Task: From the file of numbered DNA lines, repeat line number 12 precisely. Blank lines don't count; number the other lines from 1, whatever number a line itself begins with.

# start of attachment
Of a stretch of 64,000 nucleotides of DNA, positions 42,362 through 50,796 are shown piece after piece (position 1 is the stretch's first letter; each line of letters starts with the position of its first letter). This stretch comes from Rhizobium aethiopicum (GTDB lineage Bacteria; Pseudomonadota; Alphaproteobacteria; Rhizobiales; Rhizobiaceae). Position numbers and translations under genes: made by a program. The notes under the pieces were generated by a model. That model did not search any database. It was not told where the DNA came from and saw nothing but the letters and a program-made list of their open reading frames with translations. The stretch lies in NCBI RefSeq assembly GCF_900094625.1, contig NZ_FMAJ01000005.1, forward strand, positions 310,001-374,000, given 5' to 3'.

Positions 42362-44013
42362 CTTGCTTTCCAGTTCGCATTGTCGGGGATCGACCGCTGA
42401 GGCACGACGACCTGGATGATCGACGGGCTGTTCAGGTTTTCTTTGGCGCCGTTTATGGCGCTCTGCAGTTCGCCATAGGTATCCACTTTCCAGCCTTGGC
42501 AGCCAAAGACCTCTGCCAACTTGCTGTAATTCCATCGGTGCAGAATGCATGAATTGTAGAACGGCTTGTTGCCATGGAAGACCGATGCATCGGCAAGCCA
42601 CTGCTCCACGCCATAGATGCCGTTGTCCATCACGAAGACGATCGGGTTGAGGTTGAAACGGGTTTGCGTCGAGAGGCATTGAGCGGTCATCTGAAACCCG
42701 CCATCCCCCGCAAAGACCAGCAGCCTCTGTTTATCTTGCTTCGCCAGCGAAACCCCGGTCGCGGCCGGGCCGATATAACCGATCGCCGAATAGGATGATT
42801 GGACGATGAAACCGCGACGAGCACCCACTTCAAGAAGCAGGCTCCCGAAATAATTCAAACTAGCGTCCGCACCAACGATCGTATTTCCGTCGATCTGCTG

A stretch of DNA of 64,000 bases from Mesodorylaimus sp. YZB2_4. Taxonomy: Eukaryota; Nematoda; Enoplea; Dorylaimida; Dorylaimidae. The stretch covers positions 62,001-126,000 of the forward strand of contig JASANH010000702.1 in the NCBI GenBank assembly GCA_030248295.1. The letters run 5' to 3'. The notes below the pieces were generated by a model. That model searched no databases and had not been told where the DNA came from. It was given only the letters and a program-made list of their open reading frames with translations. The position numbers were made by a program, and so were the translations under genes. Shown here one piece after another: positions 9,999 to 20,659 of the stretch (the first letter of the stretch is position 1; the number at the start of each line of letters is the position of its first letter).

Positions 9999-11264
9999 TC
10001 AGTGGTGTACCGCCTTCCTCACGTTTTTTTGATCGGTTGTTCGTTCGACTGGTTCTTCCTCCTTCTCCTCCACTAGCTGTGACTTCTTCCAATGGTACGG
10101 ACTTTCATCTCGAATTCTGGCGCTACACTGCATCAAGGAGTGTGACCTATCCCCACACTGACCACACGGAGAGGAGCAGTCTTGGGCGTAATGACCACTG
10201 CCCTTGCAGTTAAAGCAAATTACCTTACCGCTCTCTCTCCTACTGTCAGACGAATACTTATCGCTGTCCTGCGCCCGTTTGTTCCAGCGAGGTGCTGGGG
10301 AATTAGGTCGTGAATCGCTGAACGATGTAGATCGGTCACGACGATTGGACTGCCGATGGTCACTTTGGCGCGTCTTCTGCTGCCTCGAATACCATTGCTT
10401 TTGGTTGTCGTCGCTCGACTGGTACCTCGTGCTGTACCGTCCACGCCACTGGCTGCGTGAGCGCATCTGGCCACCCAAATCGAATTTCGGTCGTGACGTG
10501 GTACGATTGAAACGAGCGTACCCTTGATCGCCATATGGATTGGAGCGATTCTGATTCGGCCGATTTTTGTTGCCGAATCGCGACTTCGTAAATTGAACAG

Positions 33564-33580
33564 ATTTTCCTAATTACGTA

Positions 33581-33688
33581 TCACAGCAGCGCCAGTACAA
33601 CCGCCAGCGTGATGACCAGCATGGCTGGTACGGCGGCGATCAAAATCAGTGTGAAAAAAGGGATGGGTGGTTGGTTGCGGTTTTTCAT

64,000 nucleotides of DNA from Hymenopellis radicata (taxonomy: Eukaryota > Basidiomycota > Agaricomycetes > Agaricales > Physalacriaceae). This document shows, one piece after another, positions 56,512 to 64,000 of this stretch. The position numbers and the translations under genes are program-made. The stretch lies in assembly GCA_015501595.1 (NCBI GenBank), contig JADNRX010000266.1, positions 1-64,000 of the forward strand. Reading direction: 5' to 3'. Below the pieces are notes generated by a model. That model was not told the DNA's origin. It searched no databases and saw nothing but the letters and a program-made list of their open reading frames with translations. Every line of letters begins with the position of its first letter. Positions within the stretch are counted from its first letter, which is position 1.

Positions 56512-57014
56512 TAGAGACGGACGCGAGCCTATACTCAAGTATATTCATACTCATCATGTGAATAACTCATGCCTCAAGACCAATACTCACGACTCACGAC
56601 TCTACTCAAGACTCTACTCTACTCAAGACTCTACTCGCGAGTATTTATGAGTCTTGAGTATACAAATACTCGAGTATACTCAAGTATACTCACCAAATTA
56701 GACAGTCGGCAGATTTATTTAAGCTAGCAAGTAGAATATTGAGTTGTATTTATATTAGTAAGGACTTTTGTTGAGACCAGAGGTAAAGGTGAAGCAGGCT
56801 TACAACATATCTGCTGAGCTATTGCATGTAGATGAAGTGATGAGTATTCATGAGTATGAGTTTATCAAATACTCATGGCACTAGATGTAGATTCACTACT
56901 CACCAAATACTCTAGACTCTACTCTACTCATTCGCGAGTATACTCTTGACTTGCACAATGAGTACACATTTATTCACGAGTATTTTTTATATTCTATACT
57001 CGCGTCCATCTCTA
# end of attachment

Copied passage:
10001 AGTGGTGTACCGCCTTCCTCACGTTTTTTTGATCGGTTGTTCGTTCGACTGGTTCTTCCTCCTTCTCCTCCACTAGCTGTGACTTCTTCCAATGGTACGG